A weekly list of new hires, fires and promotions, as well as biz openings and closings:
The Northwest Environmental Business Council has appointed Lise Wineland as its new executive director. Wineland was brought on after long-time director Robert Grott announced his resignation last December. Wineland brings a background in holistic strategies and commercial leasing to the nonprofit trade association. She described the opportunities in this new role as “endless.”
The Energy Trust also has a new leader: Michael Colgrove, formerly of the New York State Energy Research and Development Authority, will replace longtime Energy Trust of Oregon chief Margie Harris.
The new Cowlitz Project, a $500 million casino in La Center, has hired Chief Financial Officer Erik Palmer and Assistant General Manager James Dougherty. The casino should open next year, guided by these new hires. Palmer has worked in the casino-opening business for 20 years, assisting in the opening of Beau Rivage Resort in Biloxi, Mississippi, and the Seneca Gaming properties in Western New York. Dougherty has 30 years under his belt in the gaming industry, also on the East Coast, working for the Sands and Foxwoods Resort.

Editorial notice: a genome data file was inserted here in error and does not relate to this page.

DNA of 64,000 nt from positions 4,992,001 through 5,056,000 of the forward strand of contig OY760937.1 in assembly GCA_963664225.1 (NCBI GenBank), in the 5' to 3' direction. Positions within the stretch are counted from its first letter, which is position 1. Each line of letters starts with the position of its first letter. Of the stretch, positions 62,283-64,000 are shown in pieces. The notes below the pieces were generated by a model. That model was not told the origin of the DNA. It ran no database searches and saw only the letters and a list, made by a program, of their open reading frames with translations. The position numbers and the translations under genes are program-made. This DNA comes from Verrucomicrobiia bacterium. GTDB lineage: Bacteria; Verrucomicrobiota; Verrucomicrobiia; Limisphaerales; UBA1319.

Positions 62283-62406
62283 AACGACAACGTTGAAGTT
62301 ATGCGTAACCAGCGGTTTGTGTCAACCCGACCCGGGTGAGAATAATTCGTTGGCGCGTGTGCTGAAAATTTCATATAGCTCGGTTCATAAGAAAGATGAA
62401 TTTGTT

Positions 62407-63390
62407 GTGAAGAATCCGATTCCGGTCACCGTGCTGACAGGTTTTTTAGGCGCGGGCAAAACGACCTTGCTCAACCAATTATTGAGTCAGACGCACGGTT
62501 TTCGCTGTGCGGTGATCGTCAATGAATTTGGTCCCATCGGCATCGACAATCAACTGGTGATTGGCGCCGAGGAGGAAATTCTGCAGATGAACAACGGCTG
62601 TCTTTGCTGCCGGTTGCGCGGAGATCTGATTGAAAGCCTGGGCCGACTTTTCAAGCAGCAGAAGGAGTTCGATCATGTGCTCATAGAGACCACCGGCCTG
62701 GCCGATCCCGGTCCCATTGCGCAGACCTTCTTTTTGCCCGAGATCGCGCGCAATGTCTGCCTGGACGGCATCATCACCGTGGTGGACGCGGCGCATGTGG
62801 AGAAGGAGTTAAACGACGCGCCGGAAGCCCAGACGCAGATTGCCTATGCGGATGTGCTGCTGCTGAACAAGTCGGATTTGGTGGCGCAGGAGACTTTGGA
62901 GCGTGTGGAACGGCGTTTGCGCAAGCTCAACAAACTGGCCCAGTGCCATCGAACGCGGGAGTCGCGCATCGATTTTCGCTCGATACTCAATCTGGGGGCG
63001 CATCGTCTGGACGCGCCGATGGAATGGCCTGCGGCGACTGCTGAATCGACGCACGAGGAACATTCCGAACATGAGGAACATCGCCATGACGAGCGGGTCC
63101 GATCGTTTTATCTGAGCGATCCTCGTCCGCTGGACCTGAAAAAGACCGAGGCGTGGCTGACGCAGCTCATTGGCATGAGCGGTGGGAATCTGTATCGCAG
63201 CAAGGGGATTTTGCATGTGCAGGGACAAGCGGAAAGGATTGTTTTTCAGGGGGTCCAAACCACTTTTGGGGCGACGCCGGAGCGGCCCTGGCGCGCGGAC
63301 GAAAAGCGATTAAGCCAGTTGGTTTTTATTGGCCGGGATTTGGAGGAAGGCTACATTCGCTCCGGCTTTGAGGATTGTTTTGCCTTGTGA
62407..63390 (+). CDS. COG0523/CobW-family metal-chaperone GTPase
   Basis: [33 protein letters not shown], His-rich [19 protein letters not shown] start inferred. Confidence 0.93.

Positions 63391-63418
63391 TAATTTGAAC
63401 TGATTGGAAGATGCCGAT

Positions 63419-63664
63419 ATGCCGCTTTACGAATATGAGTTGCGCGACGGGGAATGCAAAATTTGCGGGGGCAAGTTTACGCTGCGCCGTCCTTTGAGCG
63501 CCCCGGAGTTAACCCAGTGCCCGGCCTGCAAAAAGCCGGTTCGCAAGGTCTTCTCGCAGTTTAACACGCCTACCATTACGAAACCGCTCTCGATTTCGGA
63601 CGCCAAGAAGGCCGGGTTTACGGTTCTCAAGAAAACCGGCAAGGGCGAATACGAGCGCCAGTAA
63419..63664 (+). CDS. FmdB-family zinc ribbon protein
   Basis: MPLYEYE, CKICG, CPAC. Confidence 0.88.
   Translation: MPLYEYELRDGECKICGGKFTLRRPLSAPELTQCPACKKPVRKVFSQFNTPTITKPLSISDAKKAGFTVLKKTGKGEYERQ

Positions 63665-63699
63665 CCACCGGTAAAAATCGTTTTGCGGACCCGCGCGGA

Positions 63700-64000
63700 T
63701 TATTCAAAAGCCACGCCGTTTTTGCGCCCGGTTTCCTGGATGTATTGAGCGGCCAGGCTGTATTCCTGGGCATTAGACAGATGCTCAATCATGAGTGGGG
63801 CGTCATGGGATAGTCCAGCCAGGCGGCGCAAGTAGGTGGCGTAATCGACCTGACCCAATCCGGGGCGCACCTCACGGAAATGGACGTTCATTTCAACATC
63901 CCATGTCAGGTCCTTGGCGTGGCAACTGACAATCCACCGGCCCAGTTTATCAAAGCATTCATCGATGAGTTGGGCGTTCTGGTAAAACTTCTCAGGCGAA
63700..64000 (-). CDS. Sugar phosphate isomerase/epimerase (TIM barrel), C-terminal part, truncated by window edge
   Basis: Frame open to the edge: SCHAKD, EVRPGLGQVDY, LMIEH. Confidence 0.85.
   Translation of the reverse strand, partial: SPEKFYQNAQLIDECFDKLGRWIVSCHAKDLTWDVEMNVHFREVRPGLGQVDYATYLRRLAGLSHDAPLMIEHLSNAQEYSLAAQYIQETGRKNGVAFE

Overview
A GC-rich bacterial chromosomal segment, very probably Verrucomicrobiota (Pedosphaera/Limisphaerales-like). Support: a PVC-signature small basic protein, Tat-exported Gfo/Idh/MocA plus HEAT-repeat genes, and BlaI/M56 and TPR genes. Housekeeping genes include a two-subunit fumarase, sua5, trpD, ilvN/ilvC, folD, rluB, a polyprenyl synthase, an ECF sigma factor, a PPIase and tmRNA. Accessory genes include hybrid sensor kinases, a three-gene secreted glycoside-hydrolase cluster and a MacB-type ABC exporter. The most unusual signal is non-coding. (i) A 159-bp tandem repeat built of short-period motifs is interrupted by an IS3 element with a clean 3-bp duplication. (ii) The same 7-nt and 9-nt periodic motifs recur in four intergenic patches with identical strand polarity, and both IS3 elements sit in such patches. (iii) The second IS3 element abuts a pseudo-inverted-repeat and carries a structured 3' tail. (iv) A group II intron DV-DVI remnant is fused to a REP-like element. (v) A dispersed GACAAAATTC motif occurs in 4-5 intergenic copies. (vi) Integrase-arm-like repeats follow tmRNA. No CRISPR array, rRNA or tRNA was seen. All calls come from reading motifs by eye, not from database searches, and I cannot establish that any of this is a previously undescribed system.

Portland Art Museum Director Brian Ferriso will serve a one-year term as President if the Association of Art Museum Directors. Ferriso has served PAM since 2006, implementing a new focus structure to keep the museum afloat. It’s hoped he will bring his art, access, and accountability vision to the AAMD, shuffling the organization into the future.
Retail, restaurant and other biz openings and closings
Portland diners need not fear, Veritable Quandary has found a new home — just three blocks away. Owner Dennis King announced in February VQ would vacate its site at SW First Ave. and SW Jefferson St. to make way for the new Multnomah County $290 million courthouse. The restaurant will take residence at the 2&Taylor building, sharing the space with one of Portland’s fastest growing companies, Jama Software.
Umai, a ramen food cart in Southeast Portland, announced its closure as of June 18. The popular cart has received multiple accolades since it opened in 2014, but owners Forest Carter and Austin Moore, also bluegrass musicians, said in their Facebook announcement the pair must step away to pursue other interests.